Tick Tock Tech – All This Talk About Chips
The semiconductor industry is back in the spotlight with the Senate and House passage of the bi-partisan “Chips and Science Act,” focused largely on driving domestic production of semiconductor chips. This is in response to recent events, such as the COVID-19 pandemic and war in Ukraine, which have created major issues in both chip production and the broader semiconductor supply chain. The chips in question are used in a wide variety of products – including motor vehicles, cellphones, medical equipment and military weapons – so shortages have caused price hikes and disruptions in countless connected industries. Communications professionals for semiconductor companies and related industries should pay close attention as these efforts to bolster high-tech manufacturing will begin to drive a steady news cycle.
What is the Chips and Science Act?
The Chips and Science Act is primarily a way to directly pay semiconductor companies for setting up semiconductor fabrication plants – or “fabs” – and making future investments in the U.S. It sets aside around $50 billion for semiconductor companies with $39 billion to build, expand or modernize domestic facilities, and $11 billion for research and development. Another $2 billion will help fund other areas of the semiconductor industry – education, defense and future innovation. In addition to the money set aside immediately following its passing, the act contains an added bonus – investment tax credit for manufacturing.
Is the Chips and Science Act Necessary?
Proponents see the Chips and Science Act as critical given the impact of the current global semiconductor chip shortage on numerous industries ranging from appliances to automotive – many produced in the U.S. Put simply, a stronger U.S. capacity for production could shield the affected companies from other interruptions and possibly spur innovation through close collaboration. At the same time, this could also help to reverse the U.S.’ declining role in semiconductor manufacturing, which has fallen from nearly 40% in 1990 to 12% today, according to a recent report from the Semiconductor Industry Association.
At the same time, there are some who believe that the semiconductor industry has recovered from the dearth of available chips at the pandemic’s height and demand will continue to fall, especially outside of the U.S. According to Gartner, for example, a recession may also further decrease the need for semiconductors, should consumers curtail spending on the devices they power, especially mobile phones.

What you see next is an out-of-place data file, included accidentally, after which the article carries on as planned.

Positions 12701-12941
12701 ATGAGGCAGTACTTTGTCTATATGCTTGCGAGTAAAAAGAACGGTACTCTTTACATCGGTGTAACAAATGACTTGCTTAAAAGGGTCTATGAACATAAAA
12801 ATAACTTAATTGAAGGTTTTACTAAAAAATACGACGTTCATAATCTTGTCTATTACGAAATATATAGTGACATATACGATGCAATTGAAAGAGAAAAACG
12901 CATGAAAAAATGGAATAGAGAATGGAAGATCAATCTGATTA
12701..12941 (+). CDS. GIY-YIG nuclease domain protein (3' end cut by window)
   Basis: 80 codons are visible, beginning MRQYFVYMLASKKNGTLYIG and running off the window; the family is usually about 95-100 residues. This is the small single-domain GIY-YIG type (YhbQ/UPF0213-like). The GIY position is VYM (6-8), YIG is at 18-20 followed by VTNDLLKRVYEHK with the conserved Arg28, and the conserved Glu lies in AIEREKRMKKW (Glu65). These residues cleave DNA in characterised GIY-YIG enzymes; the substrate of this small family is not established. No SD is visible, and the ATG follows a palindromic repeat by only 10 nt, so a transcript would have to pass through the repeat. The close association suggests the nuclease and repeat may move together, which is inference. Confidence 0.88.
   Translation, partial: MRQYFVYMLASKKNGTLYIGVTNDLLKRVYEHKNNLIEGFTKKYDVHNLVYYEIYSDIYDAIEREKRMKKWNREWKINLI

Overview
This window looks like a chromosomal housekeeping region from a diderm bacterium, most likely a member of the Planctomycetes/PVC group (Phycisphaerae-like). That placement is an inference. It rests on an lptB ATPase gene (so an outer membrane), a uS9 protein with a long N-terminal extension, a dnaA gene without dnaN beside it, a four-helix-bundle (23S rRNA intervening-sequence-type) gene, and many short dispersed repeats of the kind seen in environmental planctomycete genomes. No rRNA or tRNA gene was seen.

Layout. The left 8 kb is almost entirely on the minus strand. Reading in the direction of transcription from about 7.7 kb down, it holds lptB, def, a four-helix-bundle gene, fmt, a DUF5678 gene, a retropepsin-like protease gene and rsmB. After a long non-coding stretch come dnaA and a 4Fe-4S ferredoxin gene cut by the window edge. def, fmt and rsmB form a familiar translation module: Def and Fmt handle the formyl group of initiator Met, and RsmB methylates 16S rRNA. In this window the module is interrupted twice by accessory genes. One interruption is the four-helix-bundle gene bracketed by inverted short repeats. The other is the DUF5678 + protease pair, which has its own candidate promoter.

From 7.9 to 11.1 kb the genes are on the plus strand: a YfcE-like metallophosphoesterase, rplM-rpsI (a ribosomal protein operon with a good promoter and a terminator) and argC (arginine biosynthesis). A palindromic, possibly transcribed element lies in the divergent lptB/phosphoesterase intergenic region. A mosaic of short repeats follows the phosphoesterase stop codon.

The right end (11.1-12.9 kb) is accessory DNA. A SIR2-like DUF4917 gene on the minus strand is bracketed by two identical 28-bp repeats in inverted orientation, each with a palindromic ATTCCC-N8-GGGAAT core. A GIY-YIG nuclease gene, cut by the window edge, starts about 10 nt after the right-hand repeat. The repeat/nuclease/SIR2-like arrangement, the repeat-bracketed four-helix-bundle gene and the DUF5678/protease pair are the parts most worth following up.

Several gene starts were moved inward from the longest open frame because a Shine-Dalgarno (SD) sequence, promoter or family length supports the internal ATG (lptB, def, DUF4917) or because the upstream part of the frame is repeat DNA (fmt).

What do Communicators Need to Consider Before Joining the Chip Conversation?
This development presents opportunities and potential pitfalls that need to be considered when seeking to participate in this news cycle.
On the one hand, attempts to jumpstart manufacturing of any sort will create jobs – high-paying ones in particular – and this is traditionally well-received by the media and U.S. public. Public relations professionals can tap into an array of outlets for such attention – from press where future factories may be located to regional when announcing elected officials’ support for such opportunities in their respective districts. There’s also the opportunity to go further and speak to how the new professionals working at these sites will contribute to tax bases, possibly establishing businesses to support what’s being done there, and more. And, when it comes to the businesses that move in or are established, they, too, can see a halo effect as they draw attention to working with local schools or assisting with a factory being environmentally conscious. In short, there’s something PR-able well before ground is even broken.
And yet, there’s also an obvious need to be cautious with regard to media engagement at this time. The semiconductor industry has experienced price increases as demand outstripped supply, so there’s some notable concern about those receiving these subsidies and incentives given the profits it has made possible. It’s important to be transparent about how the funds would be used – when, where and whom they would benefit as well as how quickly. There was intense lobbying by international companies without a domestic base to their name that has led to concerns about the value of this investment if it’s going to large and established manufacturers who may ultimately not commit to transferring production here. With the passage, it’s time to start speaking to how building here was always the plan and be seen as a partner.
Beyond labor and real estate, there will be a ripple effect of opportunities in other verticals connected to resources the government feels are needed to support the semiconductor industry. There will be research coming from educational institutions, the supply chain itself will be examined, and new sources for critical minerals will have to be identified. And, diversity in hiring will be aided at a number of institutions. Borne of the pandemic, the act sets a new direction for high tech in the U.S. – the creation of multiple “Silicon Valleys” – and a new set of news cycles.